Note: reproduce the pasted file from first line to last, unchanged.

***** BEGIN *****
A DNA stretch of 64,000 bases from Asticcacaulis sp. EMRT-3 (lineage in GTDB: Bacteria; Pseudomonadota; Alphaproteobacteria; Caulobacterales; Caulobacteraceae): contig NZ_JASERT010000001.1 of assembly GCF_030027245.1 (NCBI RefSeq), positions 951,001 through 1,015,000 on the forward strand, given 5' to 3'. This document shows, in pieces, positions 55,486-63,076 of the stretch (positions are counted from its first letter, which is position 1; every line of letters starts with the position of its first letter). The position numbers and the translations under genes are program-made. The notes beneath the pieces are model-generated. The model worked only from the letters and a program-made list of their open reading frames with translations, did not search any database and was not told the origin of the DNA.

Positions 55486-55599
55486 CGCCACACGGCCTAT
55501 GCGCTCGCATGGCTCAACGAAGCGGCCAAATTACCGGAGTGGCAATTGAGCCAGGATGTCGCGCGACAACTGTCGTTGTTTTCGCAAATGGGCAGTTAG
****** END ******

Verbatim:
A DNA stretch of 64,000 bases from Asticcacaulis sp. EMRT-3 (lineage in GTDB: Bacteria; Pseudomonadota; Alphaproteobacteria; Caulobacterales; Caulobacteraceae): contig NZ_JASERT010000001.1 of assembly GCF_030027245.1 (NCBI RefSeq), positions 951,001 through 1,015,000 on the forward strand, given 5' to 3'. This document shows, in pieces, positions 55,486-63,076 of the stretch (positions are counted from its first letter, which is position 1; every line of letters starts with the position of its first letter). The position numbers and the translations under genes are program-made. The notes beneath the pieces are model-generated. The model worked only from the letters and a program-made list of their open reading frames with translations, did not search any database and was not told the origin of the DNA.

Positions 55486-55599
55486 CGCCACACGGCCTAT
55501 GCGCTCGCATGGCTCAACGAAGCGGCCAAATTACCGGAGTGGCAATTGAGCCAGGATGTCGCGCGACAACTGTCGTTGTTTTCGCAAATGGGCAGTTAG